Dry beans are grown in California mainly for human consumption, though a limited but stable acreage is dedicated to seed production. Dry beans are nutritious: they are high in starch, protein, and dietary fiber, they have no cholesterol, and they are an excellent source of iron, potassium, selenium, molybdenum, thiamine, vitamin B6, and folic acid. The U.S. Department of Agriculture considers dry beans to be both a vegetable and a protein source. \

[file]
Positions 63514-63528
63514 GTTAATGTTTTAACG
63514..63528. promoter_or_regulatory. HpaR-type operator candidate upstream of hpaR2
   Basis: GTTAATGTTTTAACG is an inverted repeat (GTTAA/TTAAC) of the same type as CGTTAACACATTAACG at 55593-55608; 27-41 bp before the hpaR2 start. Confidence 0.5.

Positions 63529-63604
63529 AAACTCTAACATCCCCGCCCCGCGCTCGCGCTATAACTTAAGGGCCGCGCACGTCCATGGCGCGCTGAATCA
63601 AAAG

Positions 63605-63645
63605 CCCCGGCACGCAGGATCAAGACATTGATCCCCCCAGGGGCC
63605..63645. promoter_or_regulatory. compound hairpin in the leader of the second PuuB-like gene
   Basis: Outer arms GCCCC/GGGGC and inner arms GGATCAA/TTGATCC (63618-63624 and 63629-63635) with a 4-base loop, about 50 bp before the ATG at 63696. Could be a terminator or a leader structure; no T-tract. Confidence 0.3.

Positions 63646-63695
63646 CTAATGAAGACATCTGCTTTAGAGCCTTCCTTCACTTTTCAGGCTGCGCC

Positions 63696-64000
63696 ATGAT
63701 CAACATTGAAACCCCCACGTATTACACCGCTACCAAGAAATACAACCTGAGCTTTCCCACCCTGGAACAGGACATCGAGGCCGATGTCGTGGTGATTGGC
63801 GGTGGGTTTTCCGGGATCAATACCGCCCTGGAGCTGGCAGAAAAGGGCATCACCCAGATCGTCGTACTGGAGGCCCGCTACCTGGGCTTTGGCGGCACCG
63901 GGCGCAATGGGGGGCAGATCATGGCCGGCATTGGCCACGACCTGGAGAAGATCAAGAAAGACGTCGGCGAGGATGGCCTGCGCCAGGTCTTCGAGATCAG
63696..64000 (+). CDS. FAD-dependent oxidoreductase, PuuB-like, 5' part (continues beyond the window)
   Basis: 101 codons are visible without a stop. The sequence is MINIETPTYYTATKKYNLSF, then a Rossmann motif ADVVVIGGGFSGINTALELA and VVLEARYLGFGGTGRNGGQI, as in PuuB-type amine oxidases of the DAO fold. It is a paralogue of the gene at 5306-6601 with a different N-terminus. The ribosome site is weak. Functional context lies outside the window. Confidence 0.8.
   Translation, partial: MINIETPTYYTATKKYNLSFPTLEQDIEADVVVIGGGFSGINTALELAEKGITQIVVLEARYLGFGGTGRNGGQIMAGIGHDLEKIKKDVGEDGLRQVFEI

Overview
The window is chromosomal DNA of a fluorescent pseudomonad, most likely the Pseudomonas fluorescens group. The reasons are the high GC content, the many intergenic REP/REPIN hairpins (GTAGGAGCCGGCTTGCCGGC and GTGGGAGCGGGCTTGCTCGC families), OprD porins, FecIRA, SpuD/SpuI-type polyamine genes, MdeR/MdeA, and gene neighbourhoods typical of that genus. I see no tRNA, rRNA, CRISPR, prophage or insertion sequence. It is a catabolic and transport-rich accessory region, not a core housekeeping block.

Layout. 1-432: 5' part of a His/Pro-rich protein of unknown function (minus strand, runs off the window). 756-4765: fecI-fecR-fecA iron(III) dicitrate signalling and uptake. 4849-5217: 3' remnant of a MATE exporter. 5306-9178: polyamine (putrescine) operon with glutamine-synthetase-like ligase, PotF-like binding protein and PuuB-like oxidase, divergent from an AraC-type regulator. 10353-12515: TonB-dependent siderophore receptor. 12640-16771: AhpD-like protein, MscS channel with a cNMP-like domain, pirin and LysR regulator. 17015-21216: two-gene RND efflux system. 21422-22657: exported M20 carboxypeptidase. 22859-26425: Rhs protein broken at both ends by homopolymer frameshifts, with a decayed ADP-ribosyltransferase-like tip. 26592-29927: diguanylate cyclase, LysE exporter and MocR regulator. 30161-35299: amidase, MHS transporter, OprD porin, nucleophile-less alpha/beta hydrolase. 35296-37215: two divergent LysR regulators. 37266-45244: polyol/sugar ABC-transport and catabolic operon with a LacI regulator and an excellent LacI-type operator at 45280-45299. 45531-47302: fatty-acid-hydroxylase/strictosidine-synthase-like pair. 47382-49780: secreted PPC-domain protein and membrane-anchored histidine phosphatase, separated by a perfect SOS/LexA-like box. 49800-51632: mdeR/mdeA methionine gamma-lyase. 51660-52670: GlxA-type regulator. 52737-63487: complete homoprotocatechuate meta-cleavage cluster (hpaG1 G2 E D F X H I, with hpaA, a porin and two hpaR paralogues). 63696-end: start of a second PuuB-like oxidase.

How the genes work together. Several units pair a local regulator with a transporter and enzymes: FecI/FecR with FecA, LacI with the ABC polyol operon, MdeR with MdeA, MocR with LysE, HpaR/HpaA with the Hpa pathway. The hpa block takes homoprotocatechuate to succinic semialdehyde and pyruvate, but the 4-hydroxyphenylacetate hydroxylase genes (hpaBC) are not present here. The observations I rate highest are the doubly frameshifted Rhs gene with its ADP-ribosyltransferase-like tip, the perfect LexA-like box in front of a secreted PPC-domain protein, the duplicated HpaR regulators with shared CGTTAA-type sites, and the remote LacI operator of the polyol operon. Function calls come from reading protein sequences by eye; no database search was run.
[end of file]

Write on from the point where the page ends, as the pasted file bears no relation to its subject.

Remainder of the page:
In California, dry beans have been an important crop for more than a century. They fit well into crop rotation plans by adding to the diversity of crop choices growers have available for production and marketing and providing consumers with healthy food choices. Dry beans also benefit the soil because, as legumes, they fix nitrogen from the air and leave some in the soil after harvest. The primary growing areas are the Sacramento and northern San Joaquin Valleys. Acreage data by market class are shown in Table 1. Growers sometimes double-crop dry beans following wheat or other cereal grains.Dry beans generally are grown under contract with marketing warehouses, most of which are located in California. Some growers also direct-market their beans locally, at farmers markets for example. A good variety of information on marketing beans is available through the California Bean Shippers Association (www.calbeanshippers.org), a group made up of handlers, warehouses, and exporters that focuses its efforts on expanding the dry bean industry in California. Growers in the state pay an assessment to the California Dry Bean Advisory Board .